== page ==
Furthermore, concussion laws often do not provide guidelines for who should be on the policy-making team, omitting whether it is necessary for a medical professional trained in concussion evaluation and management to be involved, how potential conflicts of interest of the policy-making team should be identified and resolved, and how to formulate strategies to keep these policies up-to-date with the most recent concussion guidelines.
Even the most well-intentioned enforcement of concussion policies, however co-coordinated or not, may jeopardize the athlete's health by generating confusion, mistrust, and subsequent potential injury due to disillusionment that leads to limited adherence.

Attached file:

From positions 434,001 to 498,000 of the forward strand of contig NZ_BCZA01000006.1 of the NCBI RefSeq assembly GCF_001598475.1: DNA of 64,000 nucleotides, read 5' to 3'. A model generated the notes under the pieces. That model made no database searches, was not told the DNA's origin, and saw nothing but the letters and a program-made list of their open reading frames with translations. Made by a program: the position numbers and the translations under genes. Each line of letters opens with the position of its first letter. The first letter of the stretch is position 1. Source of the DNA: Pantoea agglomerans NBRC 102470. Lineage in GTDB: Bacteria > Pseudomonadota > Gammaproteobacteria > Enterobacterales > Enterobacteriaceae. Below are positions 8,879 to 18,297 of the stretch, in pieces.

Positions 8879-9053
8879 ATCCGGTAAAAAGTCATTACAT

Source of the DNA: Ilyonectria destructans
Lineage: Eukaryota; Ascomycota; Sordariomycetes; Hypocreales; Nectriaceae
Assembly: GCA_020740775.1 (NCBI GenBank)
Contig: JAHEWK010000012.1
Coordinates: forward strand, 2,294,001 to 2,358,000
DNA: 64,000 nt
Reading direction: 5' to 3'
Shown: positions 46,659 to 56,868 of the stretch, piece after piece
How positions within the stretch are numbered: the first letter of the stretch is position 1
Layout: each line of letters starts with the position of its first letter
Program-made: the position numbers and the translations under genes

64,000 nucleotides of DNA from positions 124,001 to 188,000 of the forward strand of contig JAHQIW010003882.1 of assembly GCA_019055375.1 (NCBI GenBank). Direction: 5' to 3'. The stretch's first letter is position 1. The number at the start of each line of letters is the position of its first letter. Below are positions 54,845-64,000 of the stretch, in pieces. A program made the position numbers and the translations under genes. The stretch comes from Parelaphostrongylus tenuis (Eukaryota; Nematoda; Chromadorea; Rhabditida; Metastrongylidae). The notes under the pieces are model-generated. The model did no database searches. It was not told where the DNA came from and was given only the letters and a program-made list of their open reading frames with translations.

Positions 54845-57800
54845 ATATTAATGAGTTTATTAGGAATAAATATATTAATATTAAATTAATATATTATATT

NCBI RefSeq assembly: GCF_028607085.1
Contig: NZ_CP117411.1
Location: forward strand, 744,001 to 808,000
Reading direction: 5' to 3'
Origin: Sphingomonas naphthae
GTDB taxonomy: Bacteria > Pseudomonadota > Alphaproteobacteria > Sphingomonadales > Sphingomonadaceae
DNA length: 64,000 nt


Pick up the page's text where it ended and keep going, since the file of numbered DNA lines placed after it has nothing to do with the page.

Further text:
Much of the initial impetus for concussion policy creation was borne out of public concern and awareness, as well as media attention. No doubt, the visibility of policies is a public health campaign unto itself. However, the benefits of visibility will be trumped by concussion policies that are ill-informed, uncoordinated, or potentially overzealous.
While concussion policies can be enforced and adopted at a local, state or nationwide level, they may posit a further danger by being applied too generally, especially if the protocol for how to treat the athlete does not factor in differences in concussion pathophysiology, clinical presentation and treatment based on age or gender. At worst, management advice given by a neurologist may be at odds with an athlete's school policy regarding RTP. Whose advice should prevail? In whose hands lies the responsibility to adjudicate the conflict to ensure athlete safety?